Gerry Adams presents himself as a folksy, slightly
pompous avuncular figure in Irish politics: a moralist
who chides the politicians in Dublin for their embarrassingly
corrupt ways. The second most popular political leader
in Ireland, the "brand image" Adams was
crucial to Sinn Fein's success in the Irish general
elections this year.
Mandelson has suggested that becoming President of
Ireland may be just beyond the reach of the Sinn Fein
leader. The fact remains that becoming Deputy First
Minister in Northern Ireland seems to many to be a
real and present possibility.
Mr Adams emerges from a new book, A Secret History
of the IRA by Ed Moloney, smelling like a rotten cabbage.
If the author of the book - an award-winning Irish
journalist - is to be believed, Mr Adams knew about
the killing of Jean McConville, the widowed mother
of 10 children who was murdered by the IRA in 1972.
Mr Adams has since said he thinks the allegation that
he knew about or was involved in the murder is outrageous.
is a frightening element, it would appear, of bogus
sincerity in Mr Adams's public persona. Mr Moloney
presents a picture of Mr Adams, in his best concerned
mode, attempting to placate President Clinton and
the families of the disappeared in the 1990s, while
retaining an insider's knowledge of what really happened.
even now, is there any hard proof against the Sinn
Fein president? Mr Moloney relies heavily on a range
of interviews with republican activists, many of whom,
it will be said, have an axe to grind against the
leader who brilliantly manipulated them to the point
where the IRA campaign ended without achieving its
stated objective of British withdrawal from Ireland.
All that could be said here with certainty is that
Mr Moloney presents the evidence by means of relentless
accumulation of precise detail that may convince many
a broader historical perspective, it is possible to
draw more definite conclusions. It seems certain that,
as far as the "peace process" is concerned,
history does repeat itself. There are no surprise
stops on this journey. In 1920-21, Britain hit on
a carrot-and-stick policy to deal with Sinn Fein/IRA.
identified a pro-compromise faction around Michael
Collins, the British protected this faction while
hitting hard at those republicans who wanted to fight
on. Up to his death, Collins lied about the date of
his first contact with British intermediaries; these
discussions took place much earlier than he ever admitted
to his revolutionary colleagues.
Mr Moloney's book, it is clear, too, that Mr Adams
opened the dialogue with the British, in the unlikely
shape of Tom King, Secretary of State for Northern
Ireland, as early as 1986, long before he shared this
news with the movement he led. The underlying assumption
of this dialogue was not British withdrawal - to which
the Adams leadership was then publicly wedded.
then, are the political implications? Some of the
naive liberals who got on the Adams bandwagon in recent
years will be shocked. American readers may be particularly
disturbed by the account of Mr Adams's switch to the
Left in the late 1970s and the murder campaign against
business leaders that followed. Ulster Unionists will
be less shocked. They have never believed anything
other than that Mr Adams is a bad man, and a bad man
who compounds his badness by endless displays of slippery
Trimble will, however, add that, while Mr Moloney's
book proves that Mr Adams is a troublesome and dishonest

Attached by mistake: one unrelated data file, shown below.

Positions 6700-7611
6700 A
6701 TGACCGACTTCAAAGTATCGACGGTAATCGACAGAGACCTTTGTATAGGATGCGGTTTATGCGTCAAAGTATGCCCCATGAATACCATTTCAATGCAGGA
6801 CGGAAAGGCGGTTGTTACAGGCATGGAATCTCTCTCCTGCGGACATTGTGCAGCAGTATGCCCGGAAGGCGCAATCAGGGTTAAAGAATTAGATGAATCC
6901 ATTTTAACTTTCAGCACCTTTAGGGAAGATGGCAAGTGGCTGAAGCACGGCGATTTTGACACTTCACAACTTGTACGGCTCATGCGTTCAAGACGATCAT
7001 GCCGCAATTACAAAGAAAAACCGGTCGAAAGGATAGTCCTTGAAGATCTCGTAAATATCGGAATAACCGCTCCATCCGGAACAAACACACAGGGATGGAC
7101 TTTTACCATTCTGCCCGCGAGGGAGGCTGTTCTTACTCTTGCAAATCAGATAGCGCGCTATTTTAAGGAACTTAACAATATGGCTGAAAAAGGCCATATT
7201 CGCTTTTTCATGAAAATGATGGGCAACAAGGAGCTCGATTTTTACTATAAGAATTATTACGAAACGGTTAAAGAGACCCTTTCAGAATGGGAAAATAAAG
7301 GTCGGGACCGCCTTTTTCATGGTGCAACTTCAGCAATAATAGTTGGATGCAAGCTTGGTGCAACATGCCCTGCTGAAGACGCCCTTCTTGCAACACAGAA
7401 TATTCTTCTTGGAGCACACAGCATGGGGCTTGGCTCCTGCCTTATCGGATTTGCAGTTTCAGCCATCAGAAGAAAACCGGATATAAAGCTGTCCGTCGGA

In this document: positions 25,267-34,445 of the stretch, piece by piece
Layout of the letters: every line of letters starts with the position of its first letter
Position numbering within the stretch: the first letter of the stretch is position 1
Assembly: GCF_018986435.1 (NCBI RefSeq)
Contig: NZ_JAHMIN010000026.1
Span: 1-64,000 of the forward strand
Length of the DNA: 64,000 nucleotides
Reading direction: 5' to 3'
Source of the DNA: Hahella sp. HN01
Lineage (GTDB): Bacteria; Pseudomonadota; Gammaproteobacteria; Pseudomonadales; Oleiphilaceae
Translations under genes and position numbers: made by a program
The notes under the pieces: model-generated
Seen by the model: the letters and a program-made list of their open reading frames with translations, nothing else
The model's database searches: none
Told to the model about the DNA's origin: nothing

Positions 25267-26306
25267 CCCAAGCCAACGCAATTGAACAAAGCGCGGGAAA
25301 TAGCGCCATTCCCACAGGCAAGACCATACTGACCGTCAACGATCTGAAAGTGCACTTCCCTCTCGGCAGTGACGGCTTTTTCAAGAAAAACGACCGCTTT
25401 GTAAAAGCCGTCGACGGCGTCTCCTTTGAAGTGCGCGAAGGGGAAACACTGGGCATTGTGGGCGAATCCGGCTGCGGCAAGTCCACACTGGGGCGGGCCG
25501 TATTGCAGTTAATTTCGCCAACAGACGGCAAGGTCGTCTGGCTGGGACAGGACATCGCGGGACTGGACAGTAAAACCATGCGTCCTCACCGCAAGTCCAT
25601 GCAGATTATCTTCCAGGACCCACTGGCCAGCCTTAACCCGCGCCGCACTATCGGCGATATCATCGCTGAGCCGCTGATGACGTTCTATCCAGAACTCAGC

adversary, there is little alternative to dealing
with him as the leader of a formidable section of
Northern nationalist opinion. Indeed, Mr Trimble might
well add that this book vindicates his analysis of
Mr Adams as the republican leader who realised a very
long time ago that the traditional republican project
in Ireland was unattainable and had to be quietly
British people reading Mr Moloney's account of the
cunning with which Mr Adams guided IRA militants towards
peace - calming them one moment, allowing them their
heads the next - will feel a sneaking sense of gratitude.
Irish republicans, or rather those Irish republicans
who sincerely believed in the project of the "Republic",
will be appalled.
such people, the moral price of this squalid war was
only worth paying if the end result was the triumph
of their particular political vision. Instead, they
have witnessed a new ethnic bargain, one available
in most essentials since the mid-1970s, which has
revised Stormont, albeit along power-sharing and Irish
people will be made very uneasy by the long catalogue
of military reversals suffered by the militant IRA
since 1986, which, whatever their cause - and Mr Moloney
leaves the matter open - contributed to the success
of the Adams strategy.
these political calculations are not the sum total
of the story. Mr Moloney's real achievement is to
remind us of the human cost of the "Troubles"
and the policy of human sacrifice pursued for so long
by Mr Adams and his colleagues at surprisingly little
risk to their own lives - republicans inflicted almost
60 per cent of the deaths during the Troubles, while
suffering 13 per cent themselves.
human beings who suffer in this book are real human
beings with a right to life, not chips in a cynical
political game. It remains for someone to tell the
appalling story of loyalist terror gangs, but it is
unlikely there will be a more intimate book on the
serves as a salutary corrective to those in the British
and Irish establishments who apparently believe that
Ulster Unionist accommodation with Sinn Fein ought
to be a painless and easy process. The truth is that
it is not surprising that the Belfast Agreement faces
serious difficulties today - it is more surprising
that it has lasted so long and got so far.
Bew is the Professor of Irish Politics at Queen's
University, Belfast. This article first ran in the
Daily Telegraph and is carried here with permission
from the author.
Index: Current Articles + Latest News and Views + Book Reviews +
Letters + Archives